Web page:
The disturbing medicalization trend continues to argue that this less severe form of FGM can protect girls and women from harm. This was echoed in The Economist article of June 18th, 2016, Female Genital Mutilation: an Agonising Choice’. In the article, it was asserted that because three decades of campaigning for a total ban on FGM have failed, a new approach is warranted. The article advocated “nicking” of girl’s genitals by trained health professionals as a lesser evil. This reasoning was echoed in the Journal of Medical Ethics by two U.S.-based doctors, Dr. Kavita Shah Arora, Director of Quality, Obstetrics, and Gynaecology at the MetroHealth Medical Center in Cleveland, and Dr. Allan Jacobs, Professor of Reproductive Medicine at Stony Brook University. They wrote that “we must adopt a more nuanced position that acknowledges a wide spectrum of procedures that alter female genitalia.” They assert that they do not believe minor alterations of the female genitalia reach the threshold of a human rights violation. They also asserted that the nicking of the vulva and removing the clitoral hood should not be considered child abuse. They posit that by undergoing these acceptable procedures in the U.S. during infancy, girls can avoid the risk of being sent abroad for more extensive procedures.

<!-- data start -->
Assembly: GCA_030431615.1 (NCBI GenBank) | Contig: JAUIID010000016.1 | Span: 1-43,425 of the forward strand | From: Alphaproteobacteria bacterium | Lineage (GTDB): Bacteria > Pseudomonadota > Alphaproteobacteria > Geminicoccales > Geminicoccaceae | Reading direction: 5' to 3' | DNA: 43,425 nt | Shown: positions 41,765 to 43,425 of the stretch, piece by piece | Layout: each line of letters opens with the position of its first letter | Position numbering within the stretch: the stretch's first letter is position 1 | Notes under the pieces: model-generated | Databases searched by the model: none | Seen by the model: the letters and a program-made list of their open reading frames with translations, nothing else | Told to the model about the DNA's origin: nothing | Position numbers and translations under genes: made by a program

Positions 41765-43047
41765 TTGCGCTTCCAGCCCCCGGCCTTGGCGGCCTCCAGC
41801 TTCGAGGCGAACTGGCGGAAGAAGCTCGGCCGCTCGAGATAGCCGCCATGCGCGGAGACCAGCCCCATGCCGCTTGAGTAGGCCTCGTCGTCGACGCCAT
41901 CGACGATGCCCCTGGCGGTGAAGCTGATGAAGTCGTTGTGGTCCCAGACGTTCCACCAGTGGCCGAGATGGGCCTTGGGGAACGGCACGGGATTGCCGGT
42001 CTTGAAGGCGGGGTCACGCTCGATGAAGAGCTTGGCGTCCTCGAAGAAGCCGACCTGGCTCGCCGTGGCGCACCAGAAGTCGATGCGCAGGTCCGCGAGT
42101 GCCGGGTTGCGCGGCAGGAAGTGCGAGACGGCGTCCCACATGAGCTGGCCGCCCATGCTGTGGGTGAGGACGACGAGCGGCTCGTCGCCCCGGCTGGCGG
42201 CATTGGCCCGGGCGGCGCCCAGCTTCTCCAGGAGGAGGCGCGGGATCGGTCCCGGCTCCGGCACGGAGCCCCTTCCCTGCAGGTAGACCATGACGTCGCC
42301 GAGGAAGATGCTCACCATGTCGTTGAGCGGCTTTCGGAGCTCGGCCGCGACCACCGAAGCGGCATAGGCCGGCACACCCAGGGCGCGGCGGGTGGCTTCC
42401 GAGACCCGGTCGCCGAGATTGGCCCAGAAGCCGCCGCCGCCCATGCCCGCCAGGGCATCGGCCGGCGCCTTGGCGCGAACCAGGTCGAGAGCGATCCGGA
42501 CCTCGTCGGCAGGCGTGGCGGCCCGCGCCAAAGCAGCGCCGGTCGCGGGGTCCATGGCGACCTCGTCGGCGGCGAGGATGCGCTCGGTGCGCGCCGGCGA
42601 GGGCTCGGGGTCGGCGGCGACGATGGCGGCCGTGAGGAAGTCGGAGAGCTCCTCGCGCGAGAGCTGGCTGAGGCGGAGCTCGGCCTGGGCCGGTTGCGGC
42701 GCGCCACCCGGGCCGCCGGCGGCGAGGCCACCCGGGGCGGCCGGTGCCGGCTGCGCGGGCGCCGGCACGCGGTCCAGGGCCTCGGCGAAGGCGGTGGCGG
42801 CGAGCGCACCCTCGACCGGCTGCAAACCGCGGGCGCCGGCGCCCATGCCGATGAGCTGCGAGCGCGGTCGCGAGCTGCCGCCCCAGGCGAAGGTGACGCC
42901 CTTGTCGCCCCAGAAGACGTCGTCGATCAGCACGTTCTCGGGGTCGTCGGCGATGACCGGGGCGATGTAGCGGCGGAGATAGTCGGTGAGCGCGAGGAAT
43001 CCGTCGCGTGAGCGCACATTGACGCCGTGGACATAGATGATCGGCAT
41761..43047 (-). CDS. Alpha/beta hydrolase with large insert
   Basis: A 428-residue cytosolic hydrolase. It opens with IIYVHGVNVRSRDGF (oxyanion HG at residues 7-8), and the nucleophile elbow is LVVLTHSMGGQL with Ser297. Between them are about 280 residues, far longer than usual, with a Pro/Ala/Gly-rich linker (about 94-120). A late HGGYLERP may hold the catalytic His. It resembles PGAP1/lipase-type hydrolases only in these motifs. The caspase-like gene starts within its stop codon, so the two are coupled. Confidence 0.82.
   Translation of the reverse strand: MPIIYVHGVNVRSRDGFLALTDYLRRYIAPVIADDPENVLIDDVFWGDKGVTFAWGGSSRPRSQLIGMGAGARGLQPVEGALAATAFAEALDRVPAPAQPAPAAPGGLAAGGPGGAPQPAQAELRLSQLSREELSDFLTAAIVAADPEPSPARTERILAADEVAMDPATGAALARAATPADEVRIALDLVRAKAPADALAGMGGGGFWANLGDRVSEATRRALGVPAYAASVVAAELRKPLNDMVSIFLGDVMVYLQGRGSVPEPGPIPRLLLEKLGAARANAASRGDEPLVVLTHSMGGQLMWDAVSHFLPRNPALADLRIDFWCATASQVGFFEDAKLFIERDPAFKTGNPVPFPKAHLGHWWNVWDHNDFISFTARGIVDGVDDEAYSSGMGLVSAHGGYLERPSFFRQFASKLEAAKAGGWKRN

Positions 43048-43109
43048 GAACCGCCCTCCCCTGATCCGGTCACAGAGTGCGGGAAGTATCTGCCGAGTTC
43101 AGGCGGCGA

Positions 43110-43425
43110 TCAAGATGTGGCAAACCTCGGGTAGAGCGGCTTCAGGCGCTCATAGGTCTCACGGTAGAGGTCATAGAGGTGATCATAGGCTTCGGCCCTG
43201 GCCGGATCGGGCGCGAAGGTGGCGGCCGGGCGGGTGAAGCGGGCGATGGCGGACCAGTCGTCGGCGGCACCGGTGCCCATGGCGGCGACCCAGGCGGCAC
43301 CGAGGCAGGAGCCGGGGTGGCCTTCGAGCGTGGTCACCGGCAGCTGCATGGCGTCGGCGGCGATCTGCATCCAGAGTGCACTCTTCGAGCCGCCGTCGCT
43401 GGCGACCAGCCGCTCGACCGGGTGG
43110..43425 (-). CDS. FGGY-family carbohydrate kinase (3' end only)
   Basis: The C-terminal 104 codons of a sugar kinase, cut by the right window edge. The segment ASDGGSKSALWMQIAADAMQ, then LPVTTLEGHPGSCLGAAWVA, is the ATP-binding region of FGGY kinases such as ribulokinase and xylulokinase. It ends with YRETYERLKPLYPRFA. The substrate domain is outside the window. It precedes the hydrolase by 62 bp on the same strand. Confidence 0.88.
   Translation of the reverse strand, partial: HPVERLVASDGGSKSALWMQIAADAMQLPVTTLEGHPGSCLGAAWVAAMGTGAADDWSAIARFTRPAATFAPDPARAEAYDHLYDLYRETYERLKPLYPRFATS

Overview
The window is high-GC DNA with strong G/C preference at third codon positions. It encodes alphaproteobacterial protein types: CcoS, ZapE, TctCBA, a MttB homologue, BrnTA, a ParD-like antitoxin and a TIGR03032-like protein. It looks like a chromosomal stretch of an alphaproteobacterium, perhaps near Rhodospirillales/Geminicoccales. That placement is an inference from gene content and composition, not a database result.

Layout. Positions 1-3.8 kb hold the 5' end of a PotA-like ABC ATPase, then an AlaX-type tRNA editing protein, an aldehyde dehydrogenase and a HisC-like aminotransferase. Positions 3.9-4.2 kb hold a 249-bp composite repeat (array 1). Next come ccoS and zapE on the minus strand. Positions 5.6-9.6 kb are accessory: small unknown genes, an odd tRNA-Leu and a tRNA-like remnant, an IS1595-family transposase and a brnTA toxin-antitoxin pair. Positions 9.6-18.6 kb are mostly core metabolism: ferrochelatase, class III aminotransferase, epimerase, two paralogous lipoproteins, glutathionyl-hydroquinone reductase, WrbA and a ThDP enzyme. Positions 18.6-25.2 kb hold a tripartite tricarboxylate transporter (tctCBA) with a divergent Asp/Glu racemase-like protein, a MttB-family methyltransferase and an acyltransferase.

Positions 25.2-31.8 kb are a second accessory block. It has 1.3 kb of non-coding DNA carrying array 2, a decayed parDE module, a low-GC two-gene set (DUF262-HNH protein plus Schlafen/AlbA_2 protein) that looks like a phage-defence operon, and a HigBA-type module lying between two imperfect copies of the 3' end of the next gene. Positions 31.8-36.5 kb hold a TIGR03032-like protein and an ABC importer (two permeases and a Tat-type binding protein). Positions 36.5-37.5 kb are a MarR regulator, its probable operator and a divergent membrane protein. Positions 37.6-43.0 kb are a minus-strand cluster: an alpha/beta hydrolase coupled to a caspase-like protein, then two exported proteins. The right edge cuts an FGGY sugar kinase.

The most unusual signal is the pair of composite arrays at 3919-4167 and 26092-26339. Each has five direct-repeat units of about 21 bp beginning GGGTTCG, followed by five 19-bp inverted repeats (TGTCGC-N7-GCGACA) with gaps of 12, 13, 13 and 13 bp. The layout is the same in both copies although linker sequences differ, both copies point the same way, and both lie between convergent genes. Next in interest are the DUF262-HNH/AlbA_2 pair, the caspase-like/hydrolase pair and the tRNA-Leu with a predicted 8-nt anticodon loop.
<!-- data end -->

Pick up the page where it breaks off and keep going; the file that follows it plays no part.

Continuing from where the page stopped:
These doctors and writers from influential respected journals are often held in high esteem by decision-makers, policy-makers, and experts. However, the advocation of medicalisation grotesquely undermines the hard and courageous work undertaken to end FGM worldwide. The medicalisation trend has ostensibly failed to recognise that the proposal of removing the clitoral hood and “just nicking” the vulva contradicts the WHO’s statement that there is absolutely no reason, medical, moral or aesthetic, to cut any part of these exterior organs.

There are compelling reasons why the medicalisation of FGM is fundamentally wrong.